• It is possible that economic stimulus funds could be available for an arts-jobs-business initiative like this.
  • Fundraising among local businesses for whom an active and professionally strong arts community would be advantageous is another possibility: looking at the long list of contributors to the Duluth Seaway Port Authority’s River Quest program, it appears that Duluth businesses are interested in helping enterprises that seek to expand the appeal of Duluth.
  • After the Office has programming in place, opportunities for revenue could be sought in the services the Office provides, in the form of commissions for services and affordable user fees.
  • The City of Duluth has expressed interest in supporting this enterprise with in-kind help, whether that would be in the form of office space, clerical support, or the endorsement of the city. Consulting services on such matters as RFQs, RFPs, contracts with artists, art restoration, project management for arts initiatives in city parks, and a host of other matters that require both arts expertise and a knowledge of local art resources will be offered in lieu of payment for these considerations from the city.

Service areas

Artists’ services:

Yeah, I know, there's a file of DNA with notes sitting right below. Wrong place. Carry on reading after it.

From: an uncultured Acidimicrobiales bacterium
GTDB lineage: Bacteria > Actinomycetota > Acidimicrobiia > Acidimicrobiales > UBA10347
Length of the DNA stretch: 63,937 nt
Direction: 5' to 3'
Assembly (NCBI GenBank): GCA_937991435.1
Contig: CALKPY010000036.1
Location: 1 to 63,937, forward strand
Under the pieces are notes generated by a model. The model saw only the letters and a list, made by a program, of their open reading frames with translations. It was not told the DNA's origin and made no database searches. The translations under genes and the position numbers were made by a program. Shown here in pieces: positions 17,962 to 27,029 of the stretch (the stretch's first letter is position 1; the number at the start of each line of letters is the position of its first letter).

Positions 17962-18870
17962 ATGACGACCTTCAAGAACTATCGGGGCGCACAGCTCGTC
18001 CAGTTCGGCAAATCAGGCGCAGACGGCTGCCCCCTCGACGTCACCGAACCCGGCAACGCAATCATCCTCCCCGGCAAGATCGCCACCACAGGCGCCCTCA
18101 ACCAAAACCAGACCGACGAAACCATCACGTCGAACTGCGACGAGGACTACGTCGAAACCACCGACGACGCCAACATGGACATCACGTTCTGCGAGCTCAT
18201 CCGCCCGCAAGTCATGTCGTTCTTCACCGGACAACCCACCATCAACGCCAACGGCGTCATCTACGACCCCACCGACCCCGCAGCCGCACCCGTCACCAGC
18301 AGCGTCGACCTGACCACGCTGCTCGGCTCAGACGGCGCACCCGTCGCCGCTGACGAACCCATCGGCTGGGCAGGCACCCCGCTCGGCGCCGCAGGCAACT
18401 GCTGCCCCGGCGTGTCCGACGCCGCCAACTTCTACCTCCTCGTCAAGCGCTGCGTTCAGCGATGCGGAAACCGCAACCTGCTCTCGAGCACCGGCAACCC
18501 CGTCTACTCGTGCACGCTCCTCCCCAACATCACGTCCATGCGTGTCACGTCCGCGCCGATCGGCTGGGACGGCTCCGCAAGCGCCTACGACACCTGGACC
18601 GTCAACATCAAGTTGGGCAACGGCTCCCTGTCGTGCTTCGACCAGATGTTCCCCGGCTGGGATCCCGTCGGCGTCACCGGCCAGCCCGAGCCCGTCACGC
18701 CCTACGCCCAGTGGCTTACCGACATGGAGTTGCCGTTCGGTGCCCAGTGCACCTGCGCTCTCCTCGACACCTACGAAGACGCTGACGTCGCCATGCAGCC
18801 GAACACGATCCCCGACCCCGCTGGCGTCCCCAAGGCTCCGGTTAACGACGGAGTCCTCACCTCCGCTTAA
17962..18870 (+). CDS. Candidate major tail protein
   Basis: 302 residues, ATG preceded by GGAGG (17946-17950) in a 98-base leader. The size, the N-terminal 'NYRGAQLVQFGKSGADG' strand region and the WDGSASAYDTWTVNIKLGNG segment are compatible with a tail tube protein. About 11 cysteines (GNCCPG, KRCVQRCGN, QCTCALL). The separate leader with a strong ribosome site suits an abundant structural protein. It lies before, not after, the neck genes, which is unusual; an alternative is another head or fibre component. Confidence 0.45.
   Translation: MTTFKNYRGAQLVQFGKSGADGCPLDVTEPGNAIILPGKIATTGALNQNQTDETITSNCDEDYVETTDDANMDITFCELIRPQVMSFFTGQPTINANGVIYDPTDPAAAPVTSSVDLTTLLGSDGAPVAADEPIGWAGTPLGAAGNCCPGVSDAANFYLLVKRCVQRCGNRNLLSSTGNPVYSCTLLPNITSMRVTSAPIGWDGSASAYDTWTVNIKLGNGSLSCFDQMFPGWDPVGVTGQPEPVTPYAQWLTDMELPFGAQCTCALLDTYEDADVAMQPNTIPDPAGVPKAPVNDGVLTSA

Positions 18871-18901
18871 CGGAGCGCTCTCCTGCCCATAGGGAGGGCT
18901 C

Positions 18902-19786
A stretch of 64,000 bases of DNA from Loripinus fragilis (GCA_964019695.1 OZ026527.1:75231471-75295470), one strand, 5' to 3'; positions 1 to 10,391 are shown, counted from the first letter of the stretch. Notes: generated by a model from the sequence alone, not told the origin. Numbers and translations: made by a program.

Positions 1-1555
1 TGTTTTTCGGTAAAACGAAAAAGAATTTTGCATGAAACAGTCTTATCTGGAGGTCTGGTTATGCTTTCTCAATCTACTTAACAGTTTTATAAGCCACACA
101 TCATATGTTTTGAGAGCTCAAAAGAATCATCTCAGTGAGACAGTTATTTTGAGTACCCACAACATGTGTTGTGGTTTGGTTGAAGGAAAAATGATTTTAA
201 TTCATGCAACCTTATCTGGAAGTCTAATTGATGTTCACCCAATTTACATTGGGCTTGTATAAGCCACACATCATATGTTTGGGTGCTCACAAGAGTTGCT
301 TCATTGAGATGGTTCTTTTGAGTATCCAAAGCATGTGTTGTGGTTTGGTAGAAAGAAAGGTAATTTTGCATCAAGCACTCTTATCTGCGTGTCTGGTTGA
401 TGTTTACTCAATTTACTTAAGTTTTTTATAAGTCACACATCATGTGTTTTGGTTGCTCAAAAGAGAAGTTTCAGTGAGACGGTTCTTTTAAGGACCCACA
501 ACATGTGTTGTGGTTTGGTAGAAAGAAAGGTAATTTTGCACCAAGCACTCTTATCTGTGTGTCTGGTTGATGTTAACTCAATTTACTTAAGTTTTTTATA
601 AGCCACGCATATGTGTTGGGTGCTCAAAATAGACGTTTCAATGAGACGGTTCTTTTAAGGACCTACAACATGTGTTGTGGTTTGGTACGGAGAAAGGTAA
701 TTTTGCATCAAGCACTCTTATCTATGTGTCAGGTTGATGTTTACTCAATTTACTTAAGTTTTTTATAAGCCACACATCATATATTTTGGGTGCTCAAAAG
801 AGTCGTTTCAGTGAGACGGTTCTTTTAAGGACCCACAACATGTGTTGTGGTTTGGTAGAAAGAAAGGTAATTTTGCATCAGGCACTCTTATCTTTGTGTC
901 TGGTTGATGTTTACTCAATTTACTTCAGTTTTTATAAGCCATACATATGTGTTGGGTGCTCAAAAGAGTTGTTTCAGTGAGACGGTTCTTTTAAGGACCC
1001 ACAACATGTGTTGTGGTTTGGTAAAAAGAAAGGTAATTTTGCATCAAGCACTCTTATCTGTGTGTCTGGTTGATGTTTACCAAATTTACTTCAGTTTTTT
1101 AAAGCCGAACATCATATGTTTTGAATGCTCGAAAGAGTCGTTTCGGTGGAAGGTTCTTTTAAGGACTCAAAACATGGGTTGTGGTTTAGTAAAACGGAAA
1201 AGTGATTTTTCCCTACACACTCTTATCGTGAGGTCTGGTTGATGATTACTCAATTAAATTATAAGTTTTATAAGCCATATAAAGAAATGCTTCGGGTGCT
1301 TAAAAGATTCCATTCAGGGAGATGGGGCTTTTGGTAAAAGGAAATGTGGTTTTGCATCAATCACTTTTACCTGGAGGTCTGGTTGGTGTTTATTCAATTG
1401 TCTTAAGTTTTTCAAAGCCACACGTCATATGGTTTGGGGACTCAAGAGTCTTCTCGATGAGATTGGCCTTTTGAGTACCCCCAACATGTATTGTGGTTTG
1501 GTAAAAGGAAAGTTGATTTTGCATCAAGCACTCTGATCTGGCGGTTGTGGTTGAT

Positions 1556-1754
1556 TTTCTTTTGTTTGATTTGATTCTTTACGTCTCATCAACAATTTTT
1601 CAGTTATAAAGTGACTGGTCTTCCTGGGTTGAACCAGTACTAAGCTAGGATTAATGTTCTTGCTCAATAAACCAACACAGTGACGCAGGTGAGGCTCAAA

For a membership fee of $12 per quarter (or $40 per year), artists are entitled to one hour of any of the following, and discounted rates ($20/hr) for further hours:

  • Grantwriting
  • Studio visit and critique
  • PR strategy session and statement writing
  • Help with basic website setup
  • Opportunities research (contact information for galleries, record labels, agents, registries, and other career-relevant entities)
  • Research and liaison with other service providers, such as small-business assistance, business-plan developers, accountants who serve creatives, and more.
  • Workshops and classes on career development with successful professional artists and craftspeople as well as business counselors will also be available at no cost to members.

Credits are cumulative for one year; that is, if you purchase a year’s membership, you get 4 hours of free individual services.

The Database:

This is a free, juried database of artists whom the Duluth Art Office will represent, in the manner of a gallery or an agent. This database will be freely searchable by those who want to find an artist or a musician, a performer or a craftsperson, a writer or a dancer.

Tentatively, a commission of 10% will be charged by the Duluth Art Office on work resulting from the database, unless funding sources can be found to cover database expenses.

Artists of all media will be actively represented by Duluth Art Office staff through the Web and social media but also through presentations for business organizations, churches, schools, municipal and other governments, and other potential end users.